Spinal Injury

Since the spinal cord consists of nerves which carry messages from the brain to the body and vice versa, injury at any point in its course through the canal formed by the vertebrae is potentially serious. Fracture or dislocation of the vertebrae can cause loss of movement and sensitivity in those parts of the body below the point of injury. Damage may be caused directly, by a blow to the spine, or indirectly, by landing heavily on the feet or buttocks. Whiplash injury to the neck (when the neck is flung violently backwards or forwards) is common in car accidents and falls from motorbikes.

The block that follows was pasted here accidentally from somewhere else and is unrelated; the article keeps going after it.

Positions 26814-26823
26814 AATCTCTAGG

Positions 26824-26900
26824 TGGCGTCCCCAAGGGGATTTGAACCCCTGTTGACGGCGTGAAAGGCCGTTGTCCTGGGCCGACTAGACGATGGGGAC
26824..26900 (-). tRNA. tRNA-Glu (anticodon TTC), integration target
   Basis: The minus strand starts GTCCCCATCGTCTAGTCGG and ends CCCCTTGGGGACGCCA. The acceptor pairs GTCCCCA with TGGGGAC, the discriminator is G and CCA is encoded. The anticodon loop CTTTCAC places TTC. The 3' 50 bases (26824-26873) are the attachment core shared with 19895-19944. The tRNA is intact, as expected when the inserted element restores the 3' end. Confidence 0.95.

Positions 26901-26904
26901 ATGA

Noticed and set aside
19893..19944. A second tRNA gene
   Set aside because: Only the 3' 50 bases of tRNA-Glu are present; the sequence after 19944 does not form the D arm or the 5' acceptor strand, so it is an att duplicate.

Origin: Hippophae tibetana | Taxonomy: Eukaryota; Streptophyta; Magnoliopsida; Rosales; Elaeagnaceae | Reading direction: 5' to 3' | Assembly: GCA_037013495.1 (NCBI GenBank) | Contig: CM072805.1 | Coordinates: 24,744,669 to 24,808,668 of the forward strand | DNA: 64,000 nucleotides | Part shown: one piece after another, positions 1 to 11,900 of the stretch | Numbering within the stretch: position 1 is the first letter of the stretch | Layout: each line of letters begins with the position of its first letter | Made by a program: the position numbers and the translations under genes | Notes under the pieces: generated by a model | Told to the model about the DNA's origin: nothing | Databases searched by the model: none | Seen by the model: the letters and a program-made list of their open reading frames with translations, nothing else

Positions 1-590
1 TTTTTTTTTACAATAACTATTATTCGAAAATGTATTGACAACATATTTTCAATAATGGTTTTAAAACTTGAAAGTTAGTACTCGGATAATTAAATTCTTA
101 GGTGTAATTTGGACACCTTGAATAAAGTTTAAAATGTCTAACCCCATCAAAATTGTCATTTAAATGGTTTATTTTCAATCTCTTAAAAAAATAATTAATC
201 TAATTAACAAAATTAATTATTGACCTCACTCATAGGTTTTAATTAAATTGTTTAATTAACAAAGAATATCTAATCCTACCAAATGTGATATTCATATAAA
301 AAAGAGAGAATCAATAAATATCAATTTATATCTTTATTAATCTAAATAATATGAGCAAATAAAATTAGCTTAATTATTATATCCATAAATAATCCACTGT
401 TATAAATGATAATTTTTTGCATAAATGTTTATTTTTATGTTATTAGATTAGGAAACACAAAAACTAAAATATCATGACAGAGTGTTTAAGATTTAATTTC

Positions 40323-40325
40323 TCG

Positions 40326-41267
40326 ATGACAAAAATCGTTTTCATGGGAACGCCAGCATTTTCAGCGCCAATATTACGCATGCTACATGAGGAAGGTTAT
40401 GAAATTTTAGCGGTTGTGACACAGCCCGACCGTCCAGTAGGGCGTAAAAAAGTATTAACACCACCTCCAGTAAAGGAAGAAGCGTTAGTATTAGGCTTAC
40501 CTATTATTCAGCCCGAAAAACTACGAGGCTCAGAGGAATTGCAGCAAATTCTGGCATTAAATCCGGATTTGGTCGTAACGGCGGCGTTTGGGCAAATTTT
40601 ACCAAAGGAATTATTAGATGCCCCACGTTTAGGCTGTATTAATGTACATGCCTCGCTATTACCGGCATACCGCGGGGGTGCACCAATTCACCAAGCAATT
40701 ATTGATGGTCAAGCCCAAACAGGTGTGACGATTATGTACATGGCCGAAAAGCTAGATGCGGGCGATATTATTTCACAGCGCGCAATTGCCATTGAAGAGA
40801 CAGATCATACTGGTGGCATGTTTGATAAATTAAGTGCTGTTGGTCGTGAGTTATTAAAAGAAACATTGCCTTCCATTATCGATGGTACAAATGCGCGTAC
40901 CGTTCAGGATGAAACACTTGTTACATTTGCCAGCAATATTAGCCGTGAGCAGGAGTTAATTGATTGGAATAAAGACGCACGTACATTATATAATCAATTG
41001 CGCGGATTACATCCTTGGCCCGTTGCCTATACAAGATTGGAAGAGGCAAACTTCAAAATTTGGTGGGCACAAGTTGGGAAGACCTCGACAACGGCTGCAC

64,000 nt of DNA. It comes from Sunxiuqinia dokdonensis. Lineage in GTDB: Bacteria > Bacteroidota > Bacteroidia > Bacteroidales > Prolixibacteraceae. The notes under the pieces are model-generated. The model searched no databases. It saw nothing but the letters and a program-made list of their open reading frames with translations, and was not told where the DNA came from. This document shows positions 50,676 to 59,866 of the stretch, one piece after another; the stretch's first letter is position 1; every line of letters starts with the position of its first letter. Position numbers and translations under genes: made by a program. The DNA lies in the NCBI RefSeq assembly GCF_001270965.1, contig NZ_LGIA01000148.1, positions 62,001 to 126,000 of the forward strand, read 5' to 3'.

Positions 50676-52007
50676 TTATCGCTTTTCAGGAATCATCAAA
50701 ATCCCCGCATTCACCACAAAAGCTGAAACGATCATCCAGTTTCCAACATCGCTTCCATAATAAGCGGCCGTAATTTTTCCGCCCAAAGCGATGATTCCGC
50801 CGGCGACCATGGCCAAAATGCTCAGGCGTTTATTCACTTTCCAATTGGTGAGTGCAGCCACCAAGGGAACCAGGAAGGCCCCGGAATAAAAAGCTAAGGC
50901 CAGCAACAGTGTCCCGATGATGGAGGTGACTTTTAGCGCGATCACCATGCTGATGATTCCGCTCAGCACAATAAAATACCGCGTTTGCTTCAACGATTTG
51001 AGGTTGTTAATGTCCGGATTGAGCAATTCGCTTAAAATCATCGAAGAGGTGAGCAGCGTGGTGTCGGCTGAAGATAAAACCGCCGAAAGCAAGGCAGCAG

The casualty may complain of severe pain in the back or of feeling 'cut in half’. There may be loss of feeling and control in the limbs supplied by the nerves below the level of the injury. With lower back injuries, bladder or bowel control may be lost. In such cases, the aim of first aid is to prevent further injury. Inability to move fingers or toes is an indication that the spine may be injured. Do not move the person unless he or she is in immediate, serious danger. Prevent movement by placing rolled blankets alongside the head and trunk - cover with coats or blankets and give comfort and reassurance. Contact Emergency Medical Services

Specific remedies

  • Arnica 30c every 5 minutes for up to 10 doses, followed by Hypericum 30c every 4 hours for up to 3 days

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